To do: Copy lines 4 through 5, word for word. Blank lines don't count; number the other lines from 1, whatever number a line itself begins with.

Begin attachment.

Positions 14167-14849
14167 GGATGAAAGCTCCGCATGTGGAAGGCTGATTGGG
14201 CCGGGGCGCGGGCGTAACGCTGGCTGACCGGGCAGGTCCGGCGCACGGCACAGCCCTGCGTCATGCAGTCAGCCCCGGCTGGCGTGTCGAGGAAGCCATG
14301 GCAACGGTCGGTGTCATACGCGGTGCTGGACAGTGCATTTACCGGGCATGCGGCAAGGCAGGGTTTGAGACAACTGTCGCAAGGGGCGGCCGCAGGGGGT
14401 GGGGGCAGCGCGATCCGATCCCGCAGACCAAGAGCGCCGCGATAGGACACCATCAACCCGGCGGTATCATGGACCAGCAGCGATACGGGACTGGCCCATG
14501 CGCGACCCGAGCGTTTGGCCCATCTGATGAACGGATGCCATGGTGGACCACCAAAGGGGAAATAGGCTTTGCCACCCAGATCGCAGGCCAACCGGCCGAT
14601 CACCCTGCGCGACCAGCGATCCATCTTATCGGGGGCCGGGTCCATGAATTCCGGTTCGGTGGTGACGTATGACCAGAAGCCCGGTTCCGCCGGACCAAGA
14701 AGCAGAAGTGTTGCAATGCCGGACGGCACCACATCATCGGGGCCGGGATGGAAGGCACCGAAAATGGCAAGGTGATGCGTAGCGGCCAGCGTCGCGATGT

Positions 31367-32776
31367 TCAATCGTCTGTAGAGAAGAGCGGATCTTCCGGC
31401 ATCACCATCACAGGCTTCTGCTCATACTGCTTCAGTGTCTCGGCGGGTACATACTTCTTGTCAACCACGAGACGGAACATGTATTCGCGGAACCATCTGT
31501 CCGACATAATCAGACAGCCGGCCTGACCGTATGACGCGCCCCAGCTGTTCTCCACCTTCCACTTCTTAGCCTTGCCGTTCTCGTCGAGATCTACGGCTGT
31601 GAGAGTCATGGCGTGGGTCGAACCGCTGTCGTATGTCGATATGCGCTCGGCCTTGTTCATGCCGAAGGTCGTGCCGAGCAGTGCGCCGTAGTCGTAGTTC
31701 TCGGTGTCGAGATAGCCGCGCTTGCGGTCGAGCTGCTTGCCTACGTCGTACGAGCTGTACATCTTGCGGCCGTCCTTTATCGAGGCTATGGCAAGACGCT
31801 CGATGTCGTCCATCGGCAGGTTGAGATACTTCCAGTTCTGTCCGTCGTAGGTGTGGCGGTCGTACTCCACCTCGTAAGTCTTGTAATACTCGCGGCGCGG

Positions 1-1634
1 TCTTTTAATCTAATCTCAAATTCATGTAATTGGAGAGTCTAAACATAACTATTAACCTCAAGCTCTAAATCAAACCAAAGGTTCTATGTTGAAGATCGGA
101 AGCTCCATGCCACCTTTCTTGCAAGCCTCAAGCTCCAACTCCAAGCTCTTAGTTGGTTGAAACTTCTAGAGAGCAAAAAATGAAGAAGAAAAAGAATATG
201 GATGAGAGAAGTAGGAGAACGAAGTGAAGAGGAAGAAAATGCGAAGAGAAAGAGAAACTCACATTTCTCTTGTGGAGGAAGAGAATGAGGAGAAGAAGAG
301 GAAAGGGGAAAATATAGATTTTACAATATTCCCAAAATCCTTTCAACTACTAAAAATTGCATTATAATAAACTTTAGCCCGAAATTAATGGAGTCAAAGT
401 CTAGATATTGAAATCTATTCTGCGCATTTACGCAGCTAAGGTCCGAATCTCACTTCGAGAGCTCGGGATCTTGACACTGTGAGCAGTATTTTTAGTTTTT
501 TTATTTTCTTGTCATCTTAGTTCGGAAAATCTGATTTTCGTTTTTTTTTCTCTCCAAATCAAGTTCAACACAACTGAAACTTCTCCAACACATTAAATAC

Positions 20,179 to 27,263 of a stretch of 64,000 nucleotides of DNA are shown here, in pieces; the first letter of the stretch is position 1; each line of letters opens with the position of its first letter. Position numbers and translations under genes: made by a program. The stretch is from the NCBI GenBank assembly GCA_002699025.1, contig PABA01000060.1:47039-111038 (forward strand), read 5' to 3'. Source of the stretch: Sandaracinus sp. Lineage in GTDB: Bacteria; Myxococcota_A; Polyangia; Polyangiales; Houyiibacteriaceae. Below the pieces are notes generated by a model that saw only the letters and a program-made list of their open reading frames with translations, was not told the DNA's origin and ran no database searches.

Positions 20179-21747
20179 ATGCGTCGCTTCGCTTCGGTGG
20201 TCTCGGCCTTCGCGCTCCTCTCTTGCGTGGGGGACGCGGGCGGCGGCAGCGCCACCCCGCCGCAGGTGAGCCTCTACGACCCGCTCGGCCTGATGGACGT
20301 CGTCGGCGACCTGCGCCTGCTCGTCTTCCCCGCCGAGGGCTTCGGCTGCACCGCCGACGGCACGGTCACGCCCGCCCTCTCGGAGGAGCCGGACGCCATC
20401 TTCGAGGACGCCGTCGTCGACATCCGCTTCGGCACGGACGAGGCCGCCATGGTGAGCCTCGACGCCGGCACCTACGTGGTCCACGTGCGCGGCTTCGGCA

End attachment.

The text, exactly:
14301 GCAACGGTCGGTGTCATACGCGGTGCTGGACAGTGCATTTACCGGGCATGCGGCAAGGCAGGGTTTGAGACAACTGTCGCAAGGGGCGGCCGCAGGGGGT
14401 GGGGGCAGCGCGATCCGATCCCGCAGACCAAGAGCGCCGCGATAGGACACCATCAACCCGGCGGTATCATGGACCAGCAGCGATACGGGACTGGCCCATG